Fear expressed by Federal Government, a fortnight ago, that about 39.4 million Nigerians may be jobless by the end of the year as a result of the impact of the COVID-19 could be averted if stakeholders key into CBN’s incentives, Abdulwahab isa reports
Anticipated job losses alarm this time isn’t from strange quarters. Warning about potential risks Coronavirus pandemic poses to the economy is neither by labor unions nor NGOs.
The Vice-President, Prof. Yemi Osinbajo, recently painted the gloomy picture of Nigeria’s struggling economy amid Covid-19. He is the Head, Economic Sustainability Committee set up by President Muhammadu Buhari to assess implications of Covid-19 on Nigeria’s economy and proffer solutions.
Four months into the pandemic, jobs are beginning to drop off on a scale never imagined. While workers in the public sector are extremely lucky, they are taking their salaries in the face of the pandemic and lockdown, employees on private sector are worse affected.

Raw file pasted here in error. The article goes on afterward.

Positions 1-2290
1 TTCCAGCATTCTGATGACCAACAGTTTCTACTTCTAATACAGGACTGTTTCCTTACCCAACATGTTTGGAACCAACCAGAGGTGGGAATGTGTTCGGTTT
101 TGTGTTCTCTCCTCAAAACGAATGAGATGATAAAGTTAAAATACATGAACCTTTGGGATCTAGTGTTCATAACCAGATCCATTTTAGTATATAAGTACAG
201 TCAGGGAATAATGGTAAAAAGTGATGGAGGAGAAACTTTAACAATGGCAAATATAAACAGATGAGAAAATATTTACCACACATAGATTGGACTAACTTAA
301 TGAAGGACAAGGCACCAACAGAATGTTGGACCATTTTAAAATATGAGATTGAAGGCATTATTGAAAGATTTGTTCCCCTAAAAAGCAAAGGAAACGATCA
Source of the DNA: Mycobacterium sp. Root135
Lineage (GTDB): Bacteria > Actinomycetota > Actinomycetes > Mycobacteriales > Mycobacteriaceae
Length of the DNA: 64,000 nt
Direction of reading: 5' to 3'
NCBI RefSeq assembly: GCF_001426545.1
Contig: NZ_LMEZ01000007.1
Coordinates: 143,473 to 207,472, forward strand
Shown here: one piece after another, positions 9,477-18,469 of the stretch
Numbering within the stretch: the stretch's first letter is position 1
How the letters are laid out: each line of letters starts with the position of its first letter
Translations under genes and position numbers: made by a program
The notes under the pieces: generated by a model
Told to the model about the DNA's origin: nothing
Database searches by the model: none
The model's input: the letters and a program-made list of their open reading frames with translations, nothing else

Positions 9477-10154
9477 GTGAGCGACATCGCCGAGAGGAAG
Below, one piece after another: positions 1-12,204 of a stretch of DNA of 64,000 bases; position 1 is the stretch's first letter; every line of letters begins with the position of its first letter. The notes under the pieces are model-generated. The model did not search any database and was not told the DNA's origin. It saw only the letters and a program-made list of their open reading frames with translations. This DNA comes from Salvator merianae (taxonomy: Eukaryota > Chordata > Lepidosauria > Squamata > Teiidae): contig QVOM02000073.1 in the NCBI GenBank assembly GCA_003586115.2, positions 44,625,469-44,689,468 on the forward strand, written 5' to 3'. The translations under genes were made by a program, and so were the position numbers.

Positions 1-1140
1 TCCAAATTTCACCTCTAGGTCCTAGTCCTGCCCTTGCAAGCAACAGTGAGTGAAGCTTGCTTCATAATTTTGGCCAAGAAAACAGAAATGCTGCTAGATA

Most private outfits, including reputable conglomerates, have laid off staff in the past months. The lucky ones, who still have their jobs, suffer salary cuts. A third scenario is a set of employees, who forgo their salaries till further notice when normalcy returns to the economy.
Figures are products of thorough analysis conducted by experts. When Federal Government raised the alarm to the effect that except something urgent was done, about 39.4 million Nigerians may be jobless by the end of the year as a result of the impact of the the pandemic, it shows that the looming danger is real.
In addition to anticipated job losses in millions, the Federal Government feared millions more may slide into extreme poverty before the pandemic ends. In essence, tough times lay ahead for vulnerable Nigerians.
Osinbajo gave the gloomy picture recently in Abuja while presenting the report of the Economic Sustainability Committee to President Muhammadu Buhari